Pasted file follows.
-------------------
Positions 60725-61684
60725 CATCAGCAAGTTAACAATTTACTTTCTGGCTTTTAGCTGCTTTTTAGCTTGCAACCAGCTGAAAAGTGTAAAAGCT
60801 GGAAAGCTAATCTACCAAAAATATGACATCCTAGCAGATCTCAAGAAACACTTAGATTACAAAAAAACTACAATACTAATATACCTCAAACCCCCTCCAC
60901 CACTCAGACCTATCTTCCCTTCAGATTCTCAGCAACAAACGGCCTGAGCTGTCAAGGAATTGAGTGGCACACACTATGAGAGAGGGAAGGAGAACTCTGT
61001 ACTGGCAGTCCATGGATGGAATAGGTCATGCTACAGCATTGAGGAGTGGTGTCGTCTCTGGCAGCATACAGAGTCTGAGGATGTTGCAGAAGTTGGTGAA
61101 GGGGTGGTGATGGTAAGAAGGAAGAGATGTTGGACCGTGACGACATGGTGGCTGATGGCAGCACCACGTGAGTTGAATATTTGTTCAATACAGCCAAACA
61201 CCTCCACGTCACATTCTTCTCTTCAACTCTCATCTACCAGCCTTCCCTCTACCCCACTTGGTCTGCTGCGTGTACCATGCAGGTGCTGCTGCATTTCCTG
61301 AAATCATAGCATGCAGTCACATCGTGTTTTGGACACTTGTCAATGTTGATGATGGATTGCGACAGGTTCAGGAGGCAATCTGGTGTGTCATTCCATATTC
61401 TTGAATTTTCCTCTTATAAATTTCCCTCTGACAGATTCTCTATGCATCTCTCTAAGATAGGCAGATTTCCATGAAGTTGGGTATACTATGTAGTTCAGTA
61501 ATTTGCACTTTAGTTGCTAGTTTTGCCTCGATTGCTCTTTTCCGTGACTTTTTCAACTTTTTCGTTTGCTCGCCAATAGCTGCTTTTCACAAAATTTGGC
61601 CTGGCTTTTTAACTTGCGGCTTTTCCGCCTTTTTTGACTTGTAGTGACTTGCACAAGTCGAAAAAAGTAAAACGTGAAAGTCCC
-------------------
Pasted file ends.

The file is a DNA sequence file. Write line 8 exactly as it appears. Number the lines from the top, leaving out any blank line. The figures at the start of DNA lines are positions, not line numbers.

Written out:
61301 AAATCATAGCATGCAGTCACATCGTGTTTTGGACACTTGTCAATGTTGATGATGGATTGCGACAGGTTCAGGAGGCAATCTGGTGTGTCATTCCATATTC